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Don't flock to cities; stay and work the land

2021-09-28  Charles Tjatindi

Don't flock to cities; stay and work the land
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 Over the years, a large rural population has left their homes in the remote areas and made their way into the bustling urban areas.

By doing so, they left behind a life many of them have come to know as being the only form of existence for years, a life their grandparents had carved out for them as future generations. They left behind their land for the worms to feed on.

If only a few of them knew how to turn this land into profitable agribusinesses that would sustain them; they would have not seen the need to migrate.

 Let's face it: life in the bigger urban centres has been anything but rosy.

When they meet the bright lights of the cities and are forced to commute to their would-be homes; they are stuck with the first reality of life in the cities – paying your way to get around.

But the prospects or rather hope of finding a job and having a future in the city is all too beckoning – so they stay on.

 Days and years go by but they remain jobless. By now, reality has hit; life is no bed of roses in the big cities. So, akin to a person lost in the jungle, who arrogantly elects to go deeper into the forest for a chance of a hunt as opposed to turning around, they stay on.

Here, they live in abject poverty that makes it even difficult for them to return home to their villages if they choose to. They have got pride and costly egos to protect; it's understandable.

 The inverse of this, however, is that if young, gifted individuals stay in the rural areas and work their land, they would face a better future than on the narrow corridor-like streets of Havana, Tulinawa, DRC or Kanaan.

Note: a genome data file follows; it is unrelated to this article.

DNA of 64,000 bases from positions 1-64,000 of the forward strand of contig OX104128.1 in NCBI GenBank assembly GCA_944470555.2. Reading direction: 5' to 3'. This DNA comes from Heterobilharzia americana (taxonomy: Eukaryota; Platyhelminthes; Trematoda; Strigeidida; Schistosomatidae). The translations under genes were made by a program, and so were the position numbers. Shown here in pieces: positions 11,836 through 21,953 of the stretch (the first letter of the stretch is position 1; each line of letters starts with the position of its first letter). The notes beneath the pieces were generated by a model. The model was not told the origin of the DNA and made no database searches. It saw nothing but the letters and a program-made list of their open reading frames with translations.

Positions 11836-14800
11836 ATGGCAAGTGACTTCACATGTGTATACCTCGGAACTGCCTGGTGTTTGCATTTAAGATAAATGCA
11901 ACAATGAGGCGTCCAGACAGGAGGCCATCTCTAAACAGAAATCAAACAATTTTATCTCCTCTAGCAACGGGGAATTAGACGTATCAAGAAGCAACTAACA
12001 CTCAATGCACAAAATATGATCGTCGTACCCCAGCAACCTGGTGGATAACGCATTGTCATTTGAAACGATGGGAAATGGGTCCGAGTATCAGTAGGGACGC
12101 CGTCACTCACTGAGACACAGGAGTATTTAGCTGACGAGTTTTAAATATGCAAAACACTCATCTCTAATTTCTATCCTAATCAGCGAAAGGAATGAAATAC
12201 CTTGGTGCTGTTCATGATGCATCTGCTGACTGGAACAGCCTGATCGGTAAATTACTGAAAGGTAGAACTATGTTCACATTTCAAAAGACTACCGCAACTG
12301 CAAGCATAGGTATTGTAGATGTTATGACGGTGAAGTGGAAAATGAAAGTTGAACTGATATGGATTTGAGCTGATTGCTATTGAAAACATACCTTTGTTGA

Making optimum use of the land for agriculture production would not only put food on their tables but could also earn them a few coins in their pockets.

 Of course, this option, just like anything in life, is also not without challenges.

 The rains don't come as they used to. The land is often barren and infertile to launch a business – then comes to the challenges of transport and securing a feasible market for your produce.

Yes, it is indeed a mountain to climb, but a mountain is no higher than a hill if you aim to reach the summit.

Keep working the land; it pays off eventually.

 I have profiled several young people making a name for themselves whilst operating on limited resources here in AgriToday.

It is indeed a possibility and surely within reach – whether it's a small vegetable garden, chicken farming or even a goat rearing enterprise, business is business;

just get started.

 Water in the rural areas is cheaper; there is a bit more land to experiment with and the cost of living is way low, compared to the cities; thus, making a living for yourself here would be fairly easy.

The tides have turned; working an 08h00 to 17h00 no longer guarantees success. You have to give more than that to even just get through the day.

 Whilst advocating for this option, I am also not blind to the fact that it is a challenging move. As such, line ministries ought to take a critical look at how they could assist people who would venture into undertakings such as the ones mentioned here.

Support them with seeds or seedlings to start up; give them access to the market by encouraging retailers to buy local through legislation, etc.

 For those who are already on this path, keep moving; you are on the right path. Never relent; never tire.



2021-09-28  Charles Tjatindi

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